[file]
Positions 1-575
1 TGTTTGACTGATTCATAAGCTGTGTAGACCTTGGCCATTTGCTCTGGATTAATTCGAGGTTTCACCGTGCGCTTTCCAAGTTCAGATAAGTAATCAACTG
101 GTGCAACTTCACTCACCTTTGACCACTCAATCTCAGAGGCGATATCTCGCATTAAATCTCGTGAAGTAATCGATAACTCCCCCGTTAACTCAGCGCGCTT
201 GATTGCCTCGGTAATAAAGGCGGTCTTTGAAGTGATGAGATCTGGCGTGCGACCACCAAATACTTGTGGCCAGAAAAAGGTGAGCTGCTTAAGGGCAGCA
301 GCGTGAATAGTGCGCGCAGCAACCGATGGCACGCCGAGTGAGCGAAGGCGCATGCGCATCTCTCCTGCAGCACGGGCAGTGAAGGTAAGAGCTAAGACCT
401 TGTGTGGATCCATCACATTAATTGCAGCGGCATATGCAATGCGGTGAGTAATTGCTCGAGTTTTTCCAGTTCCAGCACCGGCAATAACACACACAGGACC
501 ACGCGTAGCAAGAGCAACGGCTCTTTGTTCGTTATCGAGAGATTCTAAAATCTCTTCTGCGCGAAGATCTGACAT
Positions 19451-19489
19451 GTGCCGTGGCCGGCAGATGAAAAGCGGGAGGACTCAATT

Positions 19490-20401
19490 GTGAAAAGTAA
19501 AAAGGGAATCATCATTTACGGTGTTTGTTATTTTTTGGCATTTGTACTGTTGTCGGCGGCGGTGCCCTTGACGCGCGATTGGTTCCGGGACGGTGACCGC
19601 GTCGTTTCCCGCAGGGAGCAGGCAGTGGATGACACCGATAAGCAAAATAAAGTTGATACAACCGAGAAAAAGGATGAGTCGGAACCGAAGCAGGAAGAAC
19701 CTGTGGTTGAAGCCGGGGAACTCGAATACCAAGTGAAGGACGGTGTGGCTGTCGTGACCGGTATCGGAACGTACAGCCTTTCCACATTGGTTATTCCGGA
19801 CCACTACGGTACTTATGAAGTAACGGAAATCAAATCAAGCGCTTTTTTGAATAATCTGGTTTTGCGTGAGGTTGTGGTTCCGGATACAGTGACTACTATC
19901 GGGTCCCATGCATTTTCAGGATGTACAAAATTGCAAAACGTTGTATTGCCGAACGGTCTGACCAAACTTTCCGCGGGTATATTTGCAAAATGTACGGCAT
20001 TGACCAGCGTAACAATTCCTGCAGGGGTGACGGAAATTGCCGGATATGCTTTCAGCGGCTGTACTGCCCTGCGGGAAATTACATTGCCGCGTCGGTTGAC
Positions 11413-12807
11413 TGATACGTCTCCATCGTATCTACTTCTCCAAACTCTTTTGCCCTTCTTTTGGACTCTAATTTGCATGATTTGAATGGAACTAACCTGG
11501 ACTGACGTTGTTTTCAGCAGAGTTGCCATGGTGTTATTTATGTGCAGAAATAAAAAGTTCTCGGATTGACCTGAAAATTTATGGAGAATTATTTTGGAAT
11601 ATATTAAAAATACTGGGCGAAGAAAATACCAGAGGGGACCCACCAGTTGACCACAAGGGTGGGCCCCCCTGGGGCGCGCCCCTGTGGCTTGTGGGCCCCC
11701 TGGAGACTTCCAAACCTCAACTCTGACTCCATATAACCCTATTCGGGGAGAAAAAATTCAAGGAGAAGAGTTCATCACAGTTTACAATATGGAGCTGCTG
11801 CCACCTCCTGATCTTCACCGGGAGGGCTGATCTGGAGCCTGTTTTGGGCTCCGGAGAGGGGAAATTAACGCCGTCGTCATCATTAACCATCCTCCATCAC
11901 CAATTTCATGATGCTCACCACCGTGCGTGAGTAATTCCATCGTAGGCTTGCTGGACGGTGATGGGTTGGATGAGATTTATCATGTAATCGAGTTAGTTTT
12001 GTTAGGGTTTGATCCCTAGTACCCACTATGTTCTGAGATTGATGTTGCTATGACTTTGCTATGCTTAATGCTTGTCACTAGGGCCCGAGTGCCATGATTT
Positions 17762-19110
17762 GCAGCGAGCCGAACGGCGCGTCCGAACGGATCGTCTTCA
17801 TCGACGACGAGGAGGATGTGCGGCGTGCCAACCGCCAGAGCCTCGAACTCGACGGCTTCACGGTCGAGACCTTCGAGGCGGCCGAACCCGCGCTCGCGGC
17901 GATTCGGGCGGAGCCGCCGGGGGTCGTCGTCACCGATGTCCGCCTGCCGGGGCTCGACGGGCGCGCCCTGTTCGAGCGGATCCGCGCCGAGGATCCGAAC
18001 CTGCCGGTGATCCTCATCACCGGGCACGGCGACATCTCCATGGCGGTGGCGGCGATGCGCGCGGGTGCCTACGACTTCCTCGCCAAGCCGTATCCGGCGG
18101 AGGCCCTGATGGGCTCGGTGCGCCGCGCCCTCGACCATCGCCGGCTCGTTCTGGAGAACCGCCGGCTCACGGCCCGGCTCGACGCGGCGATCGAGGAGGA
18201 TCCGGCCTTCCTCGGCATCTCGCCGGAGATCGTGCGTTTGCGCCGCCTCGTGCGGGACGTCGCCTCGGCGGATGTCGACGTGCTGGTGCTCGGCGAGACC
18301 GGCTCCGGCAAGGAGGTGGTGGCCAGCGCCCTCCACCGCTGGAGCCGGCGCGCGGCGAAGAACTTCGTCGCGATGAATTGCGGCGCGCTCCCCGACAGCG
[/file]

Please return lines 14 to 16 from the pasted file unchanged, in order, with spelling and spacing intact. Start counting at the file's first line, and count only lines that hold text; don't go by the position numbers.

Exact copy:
19701 CTGTGGTTGAAGCCGGGGAACTCGAATACCAAGTGAAGGACGGTGTGGCTGTCGTGACCGGTATCGGAACGTACAGCCTTTCCACATTGGTTATTCCGGA
19801 CCACTACGGTACTTATGAAGTAACGGAAATCAAATCAAGCGCTTTTTTGAATAATCTGGTTTTGCGTGAGGTTGTGGTTCCGGATACAGTGACTACTATC
19901 GGGTCCCATGCATTTTCAGGATGTACAAAATTGCAAAACGTTGTATTGCCGAACGGTCTGACCAAACTTTCCGCGGGTATATTTGCAAAATGTACGGCAT